Brining Meats And Fish

Brining Meats And Fish


These are shrimp that were put in brine for 5 minutes. This was great! I am so excited! The shrimp were juicy and the flavor was exciting. I currently associate flavorful shrimp with a multi-colored translucent shell and a clean smell of seafood. I used to eat shrimp in Las Vegas when I was young. They had a lot of flavor. I had shrimp from the Gulf this year that had great flavor. These shrimp had great flavor. Brining these shrimps made them more exciting to eat.

Here is a discussion on brining. Chef Thomas Keller [1][2] says that an herb infused brine makes meat more juicy and gives meat a “wonderful aromatic” flavor. He brines meat for several hours, but he only brines fish for a couple of minutes. I assumed these shrimp were fish. Supposedly, brining fish will eliminate the appearance of coagulated proteins when cooking fish. I have observed coagulated proteins appear on fish while poaching fish. Brining uses osmosis [1][2] to carry sodium and the flavor of herbs inside the meat. I learned about osmosis in a biology class. Osmosis probably explains how sodium travels though a cell membrane, and why the sodium concentrations inside a cell, and surrounding a cell are equal.

Molly Stevens prefers to dry salt meat. She calls brining wet salting. She learned about dry salting in San Francisco. Thomas Keller may be from Northern California. Osmosis [1 osmosis][2 diffusion][3 concentration gradients] is similar in both techniques, but dry salting does not add liquid to the meat. She says that dry salted meat has the appearance of dry aged beef.  She suggests that adding liquid makes meat bland by diluting the flavor of the meat. After about 12 hours, the salt completely disappears. Because of osmosis, sodium and the flavor of any surrounding spices travel through the meat.  Both agree that salted meat loses less juice while cooking because cooked salted meat weighs significantly more than cooked unsalted meat. Molly Stevens uses the word hydroscopic to describe how sodium attracts water. The hydroscopic property of sodium prohibits juices from leaving the meat during the cooking process. The word hydroscopic and hygroscopic may describe the same observations.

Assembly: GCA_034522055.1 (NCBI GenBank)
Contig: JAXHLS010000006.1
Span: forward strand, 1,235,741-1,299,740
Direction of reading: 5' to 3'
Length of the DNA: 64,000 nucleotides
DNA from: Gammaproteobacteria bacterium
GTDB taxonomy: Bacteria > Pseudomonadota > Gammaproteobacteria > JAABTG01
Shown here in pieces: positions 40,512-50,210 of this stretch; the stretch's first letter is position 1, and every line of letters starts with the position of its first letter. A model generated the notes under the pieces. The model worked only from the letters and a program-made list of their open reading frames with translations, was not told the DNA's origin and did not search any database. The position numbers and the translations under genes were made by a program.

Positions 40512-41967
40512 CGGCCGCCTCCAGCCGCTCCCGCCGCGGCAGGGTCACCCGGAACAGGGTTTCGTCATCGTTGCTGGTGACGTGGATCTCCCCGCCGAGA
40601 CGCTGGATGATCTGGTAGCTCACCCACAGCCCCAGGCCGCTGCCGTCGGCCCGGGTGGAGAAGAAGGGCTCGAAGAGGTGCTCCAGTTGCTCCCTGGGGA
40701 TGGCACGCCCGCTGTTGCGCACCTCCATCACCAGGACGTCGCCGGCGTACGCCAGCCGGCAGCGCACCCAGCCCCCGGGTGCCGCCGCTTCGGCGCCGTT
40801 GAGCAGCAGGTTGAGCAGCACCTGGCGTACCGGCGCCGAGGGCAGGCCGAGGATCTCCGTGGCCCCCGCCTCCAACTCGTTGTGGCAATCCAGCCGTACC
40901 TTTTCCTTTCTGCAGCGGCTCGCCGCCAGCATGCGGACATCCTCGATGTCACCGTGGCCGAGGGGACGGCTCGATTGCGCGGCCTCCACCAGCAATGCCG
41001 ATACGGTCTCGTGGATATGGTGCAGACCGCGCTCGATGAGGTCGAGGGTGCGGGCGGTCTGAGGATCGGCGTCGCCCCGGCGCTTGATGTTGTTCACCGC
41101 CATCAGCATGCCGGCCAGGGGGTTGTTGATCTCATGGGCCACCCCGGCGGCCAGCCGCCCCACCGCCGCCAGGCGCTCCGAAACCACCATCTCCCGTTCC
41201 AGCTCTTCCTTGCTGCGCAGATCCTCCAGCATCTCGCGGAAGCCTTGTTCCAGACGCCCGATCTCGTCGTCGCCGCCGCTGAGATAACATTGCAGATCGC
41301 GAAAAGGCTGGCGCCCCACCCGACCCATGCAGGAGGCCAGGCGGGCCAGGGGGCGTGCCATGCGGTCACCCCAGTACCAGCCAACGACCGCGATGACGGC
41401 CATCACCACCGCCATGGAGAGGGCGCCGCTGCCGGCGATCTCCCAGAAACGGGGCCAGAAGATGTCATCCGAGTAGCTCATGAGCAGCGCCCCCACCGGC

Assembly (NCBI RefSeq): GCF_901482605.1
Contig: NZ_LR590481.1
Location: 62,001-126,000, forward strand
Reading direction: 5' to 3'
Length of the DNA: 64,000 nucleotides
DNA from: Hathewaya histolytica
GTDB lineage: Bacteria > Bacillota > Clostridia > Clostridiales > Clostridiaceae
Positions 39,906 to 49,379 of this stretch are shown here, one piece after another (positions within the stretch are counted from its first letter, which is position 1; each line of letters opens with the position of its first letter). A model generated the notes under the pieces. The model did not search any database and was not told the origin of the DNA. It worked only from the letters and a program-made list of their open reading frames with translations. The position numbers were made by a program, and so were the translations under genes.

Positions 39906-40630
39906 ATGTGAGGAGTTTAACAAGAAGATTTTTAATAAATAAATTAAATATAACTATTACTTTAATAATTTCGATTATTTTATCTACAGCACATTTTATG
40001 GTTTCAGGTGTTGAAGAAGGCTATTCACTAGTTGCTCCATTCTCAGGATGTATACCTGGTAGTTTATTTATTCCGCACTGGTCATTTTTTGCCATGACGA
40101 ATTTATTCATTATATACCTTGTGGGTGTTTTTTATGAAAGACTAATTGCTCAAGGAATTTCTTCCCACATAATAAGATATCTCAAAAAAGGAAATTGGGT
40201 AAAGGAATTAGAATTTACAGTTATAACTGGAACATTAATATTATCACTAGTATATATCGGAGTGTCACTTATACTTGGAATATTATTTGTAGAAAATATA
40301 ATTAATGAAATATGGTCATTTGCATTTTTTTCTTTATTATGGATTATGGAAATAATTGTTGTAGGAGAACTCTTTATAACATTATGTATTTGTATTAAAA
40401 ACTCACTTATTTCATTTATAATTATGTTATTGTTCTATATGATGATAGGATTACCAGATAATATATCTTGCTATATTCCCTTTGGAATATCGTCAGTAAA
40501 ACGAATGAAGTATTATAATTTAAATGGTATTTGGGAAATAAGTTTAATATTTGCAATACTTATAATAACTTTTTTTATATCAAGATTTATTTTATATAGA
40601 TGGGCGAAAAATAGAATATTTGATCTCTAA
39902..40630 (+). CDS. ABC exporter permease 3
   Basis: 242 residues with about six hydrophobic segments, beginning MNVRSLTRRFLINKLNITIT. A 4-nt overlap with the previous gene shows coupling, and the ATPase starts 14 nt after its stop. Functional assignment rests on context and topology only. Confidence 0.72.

My brine may have been too salty. I used a ratio of (5 cups water : 1 tablespoon Diamond Kosher salt). I will have to experiment to know what I believe. Diamond Kosher salt supposedly has a lower density than Morton Kosher salt, less mass per volume, and Diamond Kosher salt lacks an anti-caking agent. If this is true, recipes designed for using Diamond Kosher salt may require less Morton Kosher salt.

I put the shrimp in brine for 5 minutes. Then, I sautéed them in butter, white wine, and lemon juice. I added more salt. I am not certain if adding more salt was necessary. Maybe adding more salt would be exciting if my brine was less salty since the salt may add an intense flavor. I removed the shrimp with tongs after a minute and I reduced the sauce. I poured the sauce over the shrimp.

1. Thomas Keller: ad hoc at home (New York: Artisan, 2009), 75, 399.

2. Molly Stevens: All About Roasting (New York: W.W. Norton & Company, 2011), 26 – 29.


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